President Bush's State of the Union address tackled everything from the war in Iraq to education at home. But small-business groups weren't paying attention to his shout-out to Dikembe Mutombo. Instead, they were closely watching how he weighed in on the ongoing debate about how to lower healthcare costs.
Bush proposed payroll tax deductions for people with health insurance, rewarding those who work for companies that provide it or choose to purchase it on their own. He also supported channeling federal funds to states to help cover the uninsured. The small-business lobby, which tends to lean right, breathed a sigh of relief at the measures.
"We are very encouraged by President Bush's proposal to provide small businesses and the self-insured the same tax incentives big corporations receive," says Todd Stottlemyer, CEO of the National Federation of Independent Business, in an email. "Healthcare remains our members' No. 1 concern. This is no abstract or academic issue, but a matter of survival."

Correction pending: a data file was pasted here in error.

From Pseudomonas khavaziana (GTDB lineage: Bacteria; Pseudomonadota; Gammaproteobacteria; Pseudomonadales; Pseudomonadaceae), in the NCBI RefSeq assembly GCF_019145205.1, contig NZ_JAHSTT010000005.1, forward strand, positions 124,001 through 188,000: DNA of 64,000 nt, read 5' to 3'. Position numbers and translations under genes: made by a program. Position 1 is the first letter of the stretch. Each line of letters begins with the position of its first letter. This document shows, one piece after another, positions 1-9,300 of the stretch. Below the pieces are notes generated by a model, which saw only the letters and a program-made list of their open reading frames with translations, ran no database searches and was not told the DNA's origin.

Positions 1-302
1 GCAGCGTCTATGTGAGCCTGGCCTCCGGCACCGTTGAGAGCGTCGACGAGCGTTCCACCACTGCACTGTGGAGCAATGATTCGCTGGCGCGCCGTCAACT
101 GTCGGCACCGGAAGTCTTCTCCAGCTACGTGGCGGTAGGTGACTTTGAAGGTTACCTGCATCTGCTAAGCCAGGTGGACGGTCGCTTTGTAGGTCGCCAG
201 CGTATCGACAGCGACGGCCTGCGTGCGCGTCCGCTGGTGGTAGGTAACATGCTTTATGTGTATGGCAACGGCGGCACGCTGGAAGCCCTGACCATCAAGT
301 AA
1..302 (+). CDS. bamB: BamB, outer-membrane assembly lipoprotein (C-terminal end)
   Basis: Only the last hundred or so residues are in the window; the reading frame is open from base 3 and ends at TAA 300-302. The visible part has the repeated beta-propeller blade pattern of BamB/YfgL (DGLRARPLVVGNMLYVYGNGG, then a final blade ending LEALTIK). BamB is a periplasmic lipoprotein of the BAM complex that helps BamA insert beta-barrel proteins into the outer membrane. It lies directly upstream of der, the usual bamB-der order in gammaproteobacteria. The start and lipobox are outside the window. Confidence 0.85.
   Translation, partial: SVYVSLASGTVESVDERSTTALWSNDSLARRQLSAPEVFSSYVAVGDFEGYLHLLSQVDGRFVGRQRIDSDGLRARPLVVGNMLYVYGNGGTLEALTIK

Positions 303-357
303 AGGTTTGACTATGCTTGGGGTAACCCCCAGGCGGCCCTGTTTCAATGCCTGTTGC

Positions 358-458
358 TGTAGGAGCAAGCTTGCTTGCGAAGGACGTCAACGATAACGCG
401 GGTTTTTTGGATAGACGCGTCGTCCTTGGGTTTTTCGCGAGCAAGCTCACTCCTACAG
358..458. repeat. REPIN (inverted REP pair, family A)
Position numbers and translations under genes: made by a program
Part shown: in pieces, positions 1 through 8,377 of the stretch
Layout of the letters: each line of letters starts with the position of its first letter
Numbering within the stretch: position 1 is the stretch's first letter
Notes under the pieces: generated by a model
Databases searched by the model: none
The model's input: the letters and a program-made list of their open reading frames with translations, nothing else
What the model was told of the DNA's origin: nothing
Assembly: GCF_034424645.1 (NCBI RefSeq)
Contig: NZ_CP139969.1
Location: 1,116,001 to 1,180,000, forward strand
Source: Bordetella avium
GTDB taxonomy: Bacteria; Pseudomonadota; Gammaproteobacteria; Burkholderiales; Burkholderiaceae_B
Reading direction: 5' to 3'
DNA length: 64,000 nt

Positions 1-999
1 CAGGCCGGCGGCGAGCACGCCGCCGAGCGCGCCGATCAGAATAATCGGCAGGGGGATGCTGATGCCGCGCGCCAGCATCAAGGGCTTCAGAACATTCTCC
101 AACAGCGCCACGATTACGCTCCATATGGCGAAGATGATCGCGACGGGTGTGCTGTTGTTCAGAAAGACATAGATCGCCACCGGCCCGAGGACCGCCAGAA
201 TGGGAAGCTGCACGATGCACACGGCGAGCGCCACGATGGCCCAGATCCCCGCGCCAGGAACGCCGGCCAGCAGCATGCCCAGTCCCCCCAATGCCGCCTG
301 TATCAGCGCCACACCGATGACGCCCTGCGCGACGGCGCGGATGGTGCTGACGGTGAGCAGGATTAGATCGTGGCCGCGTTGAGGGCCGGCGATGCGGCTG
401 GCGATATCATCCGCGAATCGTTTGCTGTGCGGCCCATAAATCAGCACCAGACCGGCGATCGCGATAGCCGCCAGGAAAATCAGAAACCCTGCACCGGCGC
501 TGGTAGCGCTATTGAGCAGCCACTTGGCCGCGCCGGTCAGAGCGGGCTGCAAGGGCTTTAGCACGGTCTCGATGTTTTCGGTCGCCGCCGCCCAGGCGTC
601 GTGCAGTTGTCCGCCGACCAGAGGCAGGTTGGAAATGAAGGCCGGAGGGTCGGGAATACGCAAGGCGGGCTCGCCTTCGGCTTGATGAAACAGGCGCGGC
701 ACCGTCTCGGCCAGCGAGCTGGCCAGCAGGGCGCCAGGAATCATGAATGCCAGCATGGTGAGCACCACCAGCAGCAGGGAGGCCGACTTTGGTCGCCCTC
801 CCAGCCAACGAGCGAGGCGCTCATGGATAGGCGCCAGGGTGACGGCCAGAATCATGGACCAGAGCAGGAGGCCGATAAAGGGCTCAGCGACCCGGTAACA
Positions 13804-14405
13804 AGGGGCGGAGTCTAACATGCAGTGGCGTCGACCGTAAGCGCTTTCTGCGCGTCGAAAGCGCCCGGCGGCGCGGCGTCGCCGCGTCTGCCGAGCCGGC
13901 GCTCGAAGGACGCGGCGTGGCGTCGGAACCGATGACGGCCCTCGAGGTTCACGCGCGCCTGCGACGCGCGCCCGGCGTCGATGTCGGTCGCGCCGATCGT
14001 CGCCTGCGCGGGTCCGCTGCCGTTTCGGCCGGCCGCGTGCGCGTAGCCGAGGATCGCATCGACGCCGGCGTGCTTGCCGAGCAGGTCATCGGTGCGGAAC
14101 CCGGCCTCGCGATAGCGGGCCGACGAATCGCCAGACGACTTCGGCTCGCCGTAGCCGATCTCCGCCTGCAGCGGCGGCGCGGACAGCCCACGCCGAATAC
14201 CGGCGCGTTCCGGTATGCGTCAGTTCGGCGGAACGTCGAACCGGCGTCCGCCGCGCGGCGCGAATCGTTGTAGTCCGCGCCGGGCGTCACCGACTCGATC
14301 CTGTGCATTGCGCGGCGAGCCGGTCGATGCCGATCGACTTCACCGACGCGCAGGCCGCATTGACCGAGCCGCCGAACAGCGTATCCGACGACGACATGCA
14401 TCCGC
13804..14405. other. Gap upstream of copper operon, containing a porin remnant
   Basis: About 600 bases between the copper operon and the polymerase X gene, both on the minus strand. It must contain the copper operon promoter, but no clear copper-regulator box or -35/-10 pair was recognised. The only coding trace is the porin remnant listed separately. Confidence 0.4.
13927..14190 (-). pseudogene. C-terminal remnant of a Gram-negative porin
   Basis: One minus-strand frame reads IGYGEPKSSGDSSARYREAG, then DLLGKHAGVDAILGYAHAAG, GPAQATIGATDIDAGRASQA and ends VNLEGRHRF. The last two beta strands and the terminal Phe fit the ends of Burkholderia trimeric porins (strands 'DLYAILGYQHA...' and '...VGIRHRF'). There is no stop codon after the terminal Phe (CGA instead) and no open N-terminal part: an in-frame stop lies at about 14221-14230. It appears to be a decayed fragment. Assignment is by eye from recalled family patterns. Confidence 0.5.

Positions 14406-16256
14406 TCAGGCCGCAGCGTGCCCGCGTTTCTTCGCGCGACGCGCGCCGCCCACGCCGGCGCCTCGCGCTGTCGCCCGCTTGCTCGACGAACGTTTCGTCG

Unlike other ideas, including the plan of California Gov. Arnold Schwarzenegger, the president's proposals take the burdens of providing health insurance off businesses and place them on individuals. So smaller companies, which say they struggle to meet the costs of providing health insurance and don't have the benefit of large pools of employees like big companies, would not be forced to provide employees health coverage. And what small-business group wouldn't like lower taxes?